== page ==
Also, having a Senate bulwark against agency and court nominations will be a great benefit.

    • #11
  12. calvincoolidg@gmail.com Inactive
    calvincoolidg@gmail.com
    @CalvinCoolidg

    Salvatore Padula:Reconciliation could be away around a Democratic filibuster of repeal, but it doesn’t do anything about Obama’s veto power. Do you really think threatening impeachment is a serious option? Do you think it would be a positive development for our polity if it were?Why do you think Obama would cave in the face of a government shutdown this time?

    You’re right on all fronts Salvatore, but the confirmation process of the judiciaries is under the current rules. That’s how the Democrats have confirmed so many so fast. If McConnell uses his head for more than a hat rack it would be a good way to obstruct future nominees. Impeachment is out of the question and there are already rumblings in the house of passing a fully funded bill for the next fiscal year. That would sideline the new congress and put everyone back into campaign mode for 2016. I’m just sending out the warning ahead of the celebration.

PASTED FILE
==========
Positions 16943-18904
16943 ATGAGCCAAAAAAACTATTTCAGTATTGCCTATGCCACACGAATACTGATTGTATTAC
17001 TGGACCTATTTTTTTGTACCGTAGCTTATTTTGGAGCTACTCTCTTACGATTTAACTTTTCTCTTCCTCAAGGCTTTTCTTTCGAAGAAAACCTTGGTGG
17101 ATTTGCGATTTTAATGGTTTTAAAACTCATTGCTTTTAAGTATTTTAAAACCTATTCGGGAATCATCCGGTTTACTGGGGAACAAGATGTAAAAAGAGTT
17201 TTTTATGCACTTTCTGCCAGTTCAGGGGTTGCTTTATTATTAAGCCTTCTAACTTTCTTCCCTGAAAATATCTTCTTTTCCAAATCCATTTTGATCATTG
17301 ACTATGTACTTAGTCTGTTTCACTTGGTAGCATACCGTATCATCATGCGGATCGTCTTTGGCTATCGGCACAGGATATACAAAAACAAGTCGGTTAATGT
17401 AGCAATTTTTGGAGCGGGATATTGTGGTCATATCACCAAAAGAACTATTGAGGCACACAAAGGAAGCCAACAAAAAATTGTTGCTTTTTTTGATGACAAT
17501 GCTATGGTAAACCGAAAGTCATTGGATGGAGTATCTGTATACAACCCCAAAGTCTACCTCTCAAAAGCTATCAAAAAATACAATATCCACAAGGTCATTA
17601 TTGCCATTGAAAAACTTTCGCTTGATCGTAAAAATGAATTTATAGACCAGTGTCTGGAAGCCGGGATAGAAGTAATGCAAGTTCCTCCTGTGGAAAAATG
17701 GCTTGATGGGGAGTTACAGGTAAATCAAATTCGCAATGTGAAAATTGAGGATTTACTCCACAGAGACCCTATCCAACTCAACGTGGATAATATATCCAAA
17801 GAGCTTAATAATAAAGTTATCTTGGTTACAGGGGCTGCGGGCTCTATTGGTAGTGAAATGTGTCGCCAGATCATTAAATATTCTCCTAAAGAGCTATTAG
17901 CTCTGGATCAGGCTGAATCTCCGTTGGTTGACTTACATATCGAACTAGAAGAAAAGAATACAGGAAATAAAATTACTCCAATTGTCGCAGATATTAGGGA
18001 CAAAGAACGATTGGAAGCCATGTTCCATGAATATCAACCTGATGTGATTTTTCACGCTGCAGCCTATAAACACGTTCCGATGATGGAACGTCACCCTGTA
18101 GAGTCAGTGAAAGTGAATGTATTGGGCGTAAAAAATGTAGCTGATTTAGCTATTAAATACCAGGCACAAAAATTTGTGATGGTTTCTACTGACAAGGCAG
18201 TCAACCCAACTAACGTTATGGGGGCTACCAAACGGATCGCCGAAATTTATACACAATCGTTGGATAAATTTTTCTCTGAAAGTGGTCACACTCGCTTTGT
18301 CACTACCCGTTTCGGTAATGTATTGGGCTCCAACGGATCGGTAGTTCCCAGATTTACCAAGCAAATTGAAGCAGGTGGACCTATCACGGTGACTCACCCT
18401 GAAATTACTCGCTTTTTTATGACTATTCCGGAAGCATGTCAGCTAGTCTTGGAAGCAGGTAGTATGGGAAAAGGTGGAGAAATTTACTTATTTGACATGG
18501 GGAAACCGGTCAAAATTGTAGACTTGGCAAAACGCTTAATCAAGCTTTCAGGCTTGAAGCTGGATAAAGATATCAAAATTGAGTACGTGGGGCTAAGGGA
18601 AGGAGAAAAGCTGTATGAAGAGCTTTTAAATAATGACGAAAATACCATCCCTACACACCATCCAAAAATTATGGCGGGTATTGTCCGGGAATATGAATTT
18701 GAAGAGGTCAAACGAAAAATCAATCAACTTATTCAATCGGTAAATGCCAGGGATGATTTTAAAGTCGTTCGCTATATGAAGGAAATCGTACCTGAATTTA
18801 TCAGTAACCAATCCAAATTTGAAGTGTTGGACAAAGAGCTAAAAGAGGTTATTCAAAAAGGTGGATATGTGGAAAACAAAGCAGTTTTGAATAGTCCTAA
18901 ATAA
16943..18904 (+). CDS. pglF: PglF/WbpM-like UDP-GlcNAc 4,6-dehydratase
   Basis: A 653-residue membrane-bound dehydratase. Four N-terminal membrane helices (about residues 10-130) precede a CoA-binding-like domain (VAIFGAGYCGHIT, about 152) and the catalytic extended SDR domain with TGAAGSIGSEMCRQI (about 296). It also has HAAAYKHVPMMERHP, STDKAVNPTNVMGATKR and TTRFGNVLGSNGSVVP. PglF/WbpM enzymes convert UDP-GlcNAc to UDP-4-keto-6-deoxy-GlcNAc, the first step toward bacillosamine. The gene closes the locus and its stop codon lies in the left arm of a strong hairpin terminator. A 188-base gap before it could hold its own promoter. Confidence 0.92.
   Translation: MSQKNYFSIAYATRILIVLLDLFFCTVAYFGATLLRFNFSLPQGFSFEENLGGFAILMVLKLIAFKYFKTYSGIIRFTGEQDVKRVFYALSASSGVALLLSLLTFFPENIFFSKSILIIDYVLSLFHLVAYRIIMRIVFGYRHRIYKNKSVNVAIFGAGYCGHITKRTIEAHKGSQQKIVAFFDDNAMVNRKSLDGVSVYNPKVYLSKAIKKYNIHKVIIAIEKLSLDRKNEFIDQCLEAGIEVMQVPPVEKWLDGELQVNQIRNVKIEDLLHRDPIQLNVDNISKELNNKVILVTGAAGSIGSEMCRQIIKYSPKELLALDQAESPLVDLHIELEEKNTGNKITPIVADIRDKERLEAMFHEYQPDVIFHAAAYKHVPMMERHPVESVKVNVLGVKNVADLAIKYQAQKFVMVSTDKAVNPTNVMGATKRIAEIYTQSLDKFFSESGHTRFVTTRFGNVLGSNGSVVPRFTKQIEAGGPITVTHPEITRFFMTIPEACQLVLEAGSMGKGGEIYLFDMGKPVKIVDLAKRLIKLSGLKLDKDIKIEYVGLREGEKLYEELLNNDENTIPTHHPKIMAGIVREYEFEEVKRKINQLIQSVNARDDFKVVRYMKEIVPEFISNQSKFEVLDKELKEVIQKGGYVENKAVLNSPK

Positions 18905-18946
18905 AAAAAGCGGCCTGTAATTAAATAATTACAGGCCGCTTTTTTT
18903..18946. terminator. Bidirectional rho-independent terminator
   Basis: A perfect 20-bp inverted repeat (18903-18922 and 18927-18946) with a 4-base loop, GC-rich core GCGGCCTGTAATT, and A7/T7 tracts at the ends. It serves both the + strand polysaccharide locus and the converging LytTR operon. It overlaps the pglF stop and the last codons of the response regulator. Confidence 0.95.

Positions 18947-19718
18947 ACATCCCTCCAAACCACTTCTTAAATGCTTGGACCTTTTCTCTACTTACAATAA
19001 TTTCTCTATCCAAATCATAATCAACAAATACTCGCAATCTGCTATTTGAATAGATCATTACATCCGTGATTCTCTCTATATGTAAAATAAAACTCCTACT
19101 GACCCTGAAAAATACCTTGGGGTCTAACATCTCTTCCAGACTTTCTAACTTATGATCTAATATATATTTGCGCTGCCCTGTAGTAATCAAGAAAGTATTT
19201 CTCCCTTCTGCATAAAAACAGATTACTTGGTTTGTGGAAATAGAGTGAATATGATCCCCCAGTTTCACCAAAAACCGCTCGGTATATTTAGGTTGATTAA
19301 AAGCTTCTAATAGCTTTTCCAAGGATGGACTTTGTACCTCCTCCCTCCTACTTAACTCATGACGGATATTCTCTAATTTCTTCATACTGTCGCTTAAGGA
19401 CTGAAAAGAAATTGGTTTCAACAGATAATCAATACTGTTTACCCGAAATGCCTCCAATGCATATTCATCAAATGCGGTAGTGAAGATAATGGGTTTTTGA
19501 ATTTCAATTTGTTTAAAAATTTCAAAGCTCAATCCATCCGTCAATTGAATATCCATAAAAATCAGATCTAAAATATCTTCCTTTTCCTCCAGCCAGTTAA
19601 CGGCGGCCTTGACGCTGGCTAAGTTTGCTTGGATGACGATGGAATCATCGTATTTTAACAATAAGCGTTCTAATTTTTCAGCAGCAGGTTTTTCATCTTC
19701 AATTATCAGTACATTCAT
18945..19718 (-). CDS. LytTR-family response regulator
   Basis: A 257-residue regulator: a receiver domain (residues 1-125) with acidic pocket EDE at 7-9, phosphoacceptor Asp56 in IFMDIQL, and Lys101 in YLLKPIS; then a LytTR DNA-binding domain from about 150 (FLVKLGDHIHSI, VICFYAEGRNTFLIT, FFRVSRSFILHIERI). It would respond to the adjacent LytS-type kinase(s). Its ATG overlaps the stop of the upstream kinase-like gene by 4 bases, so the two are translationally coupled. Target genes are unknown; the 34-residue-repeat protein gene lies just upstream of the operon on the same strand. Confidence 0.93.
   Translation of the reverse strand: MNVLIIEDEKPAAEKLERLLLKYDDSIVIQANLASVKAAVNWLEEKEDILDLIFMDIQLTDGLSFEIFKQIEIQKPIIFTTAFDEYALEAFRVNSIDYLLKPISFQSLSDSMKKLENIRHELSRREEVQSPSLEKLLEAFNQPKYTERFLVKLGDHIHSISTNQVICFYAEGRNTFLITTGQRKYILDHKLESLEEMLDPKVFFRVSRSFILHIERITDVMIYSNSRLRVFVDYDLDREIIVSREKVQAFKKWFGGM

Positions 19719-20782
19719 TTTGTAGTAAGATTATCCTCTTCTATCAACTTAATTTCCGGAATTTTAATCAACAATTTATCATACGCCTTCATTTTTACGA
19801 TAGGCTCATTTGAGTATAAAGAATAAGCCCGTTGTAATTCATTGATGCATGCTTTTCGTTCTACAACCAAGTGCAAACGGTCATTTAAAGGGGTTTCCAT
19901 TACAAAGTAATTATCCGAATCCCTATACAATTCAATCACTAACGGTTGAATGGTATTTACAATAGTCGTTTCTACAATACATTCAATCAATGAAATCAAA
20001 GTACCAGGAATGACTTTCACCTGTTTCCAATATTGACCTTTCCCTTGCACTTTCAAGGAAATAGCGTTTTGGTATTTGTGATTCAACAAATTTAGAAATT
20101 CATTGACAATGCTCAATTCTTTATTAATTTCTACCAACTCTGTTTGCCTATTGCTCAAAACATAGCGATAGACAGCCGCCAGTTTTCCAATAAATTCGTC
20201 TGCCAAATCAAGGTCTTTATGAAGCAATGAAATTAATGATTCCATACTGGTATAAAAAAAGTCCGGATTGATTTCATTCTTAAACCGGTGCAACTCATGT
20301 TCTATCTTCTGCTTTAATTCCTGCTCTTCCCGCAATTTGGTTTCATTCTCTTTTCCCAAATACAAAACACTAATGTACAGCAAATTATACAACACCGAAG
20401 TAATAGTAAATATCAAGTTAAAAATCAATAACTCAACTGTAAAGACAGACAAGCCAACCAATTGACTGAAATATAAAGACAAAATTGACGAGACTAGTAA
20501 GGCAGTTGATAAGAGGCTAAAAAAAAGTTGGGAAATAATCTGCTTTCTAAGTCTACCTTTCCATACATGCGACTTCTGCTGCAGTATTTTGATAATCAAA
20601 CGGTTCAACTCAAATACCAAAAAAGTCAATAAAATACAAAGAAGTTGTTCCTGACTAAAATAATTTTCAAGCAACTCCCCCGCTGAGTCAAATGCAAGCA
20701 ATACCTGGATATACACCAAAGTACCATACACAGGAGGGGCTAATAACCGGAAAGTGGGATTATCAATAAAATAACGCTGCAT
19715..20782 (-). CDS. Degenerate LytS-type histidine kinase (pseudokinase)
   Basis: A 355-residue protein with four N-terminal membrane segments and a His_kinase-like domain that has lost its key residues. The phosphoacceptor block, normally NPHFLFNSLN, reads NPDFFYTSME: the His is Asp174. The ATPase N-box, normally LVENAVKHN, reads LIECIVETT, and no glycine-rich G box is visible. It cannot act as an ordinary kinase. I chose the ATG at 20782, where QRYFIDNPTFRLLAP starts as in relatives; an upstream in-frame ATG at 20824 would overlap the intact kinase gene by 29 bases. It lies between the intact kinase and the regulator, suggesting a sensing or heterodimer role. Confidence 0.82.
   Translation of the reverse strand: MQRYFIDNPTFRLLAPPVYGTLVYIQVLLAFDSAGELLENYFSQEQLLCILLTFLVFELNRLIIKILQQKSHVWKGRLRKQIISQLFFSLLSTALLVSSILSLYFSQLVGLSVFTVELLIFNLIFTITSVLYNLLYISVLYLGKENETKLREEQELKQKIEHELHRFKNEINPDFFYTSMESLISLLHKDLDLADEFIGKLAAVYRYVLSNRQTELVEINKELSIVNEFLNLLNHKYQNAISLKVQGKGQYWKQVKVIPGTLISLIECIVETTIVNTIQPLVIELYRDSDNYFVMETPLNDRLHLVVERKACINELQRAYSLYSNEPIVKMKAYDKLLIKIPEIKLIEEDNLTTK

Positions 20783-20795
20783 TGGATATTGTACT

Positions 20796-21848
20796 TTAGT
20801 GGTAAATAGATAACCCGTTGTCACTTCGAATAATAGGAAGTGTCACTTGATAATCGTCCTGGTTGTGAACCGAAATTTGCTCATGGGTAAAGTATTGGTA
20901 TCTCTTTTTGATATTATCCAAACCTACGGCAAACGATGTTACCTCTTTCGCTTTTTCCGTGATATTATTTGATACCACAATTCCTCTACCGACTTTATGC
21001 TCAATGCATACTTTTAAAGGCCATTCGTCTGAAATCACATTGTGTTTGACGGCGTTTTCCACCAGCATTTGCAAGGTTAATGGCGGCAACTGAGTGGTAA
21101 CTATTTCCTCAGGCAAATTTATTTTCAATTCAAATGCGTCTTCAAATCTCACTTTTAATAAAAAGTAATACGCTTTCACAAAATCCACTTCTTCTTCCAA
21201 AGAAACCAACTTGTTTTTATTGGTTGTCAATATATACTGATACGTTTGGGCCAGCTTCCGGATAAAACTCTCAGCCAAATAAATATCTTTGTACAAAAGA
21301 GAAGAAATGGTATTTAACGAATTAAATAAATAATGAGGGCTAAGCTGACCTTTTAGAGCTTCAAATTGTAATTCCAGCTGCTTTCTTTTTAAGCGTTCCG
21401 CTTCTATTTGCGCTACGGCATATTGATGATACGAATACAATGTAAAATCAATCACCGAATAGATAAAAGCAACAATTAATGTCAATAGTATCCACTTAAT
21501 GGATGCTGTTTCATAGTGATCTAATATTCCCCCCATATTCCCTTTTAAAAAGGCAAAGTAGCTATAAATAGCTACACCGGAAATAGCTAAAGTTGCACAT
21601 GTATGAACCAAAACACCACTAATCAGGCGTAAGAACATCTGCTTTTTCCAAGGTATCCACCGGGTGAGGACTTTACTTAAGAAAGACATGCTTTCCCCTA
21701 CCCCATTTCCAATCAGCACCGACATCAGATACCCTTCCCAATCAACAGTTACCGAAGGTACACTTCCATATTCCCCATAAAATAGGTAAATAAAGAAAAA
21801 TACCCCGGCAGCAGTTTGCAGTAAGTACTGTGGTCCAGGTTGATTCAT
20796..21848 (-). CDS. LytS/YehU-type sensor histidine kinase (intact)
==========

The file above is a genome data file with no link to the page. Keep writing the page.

• #12
  13. Z in MT Member
    Z in MT
    @ZinMT

    Calvin Coolidg,
    Not next fiscal year, this fiscal year.

    • #13
  14. calvincoolidg@gmail.com Inactive
    calvincoolidg@gmail.com
    @CalvinCoolidg

    Z in MT:Calvin Coolidg, Not next fiscal year, this fiscal year.

    Nope. Next fiscal year.

    • #14
  15. PsychLynne Inactive
    PsychLynne
    @PsychLynne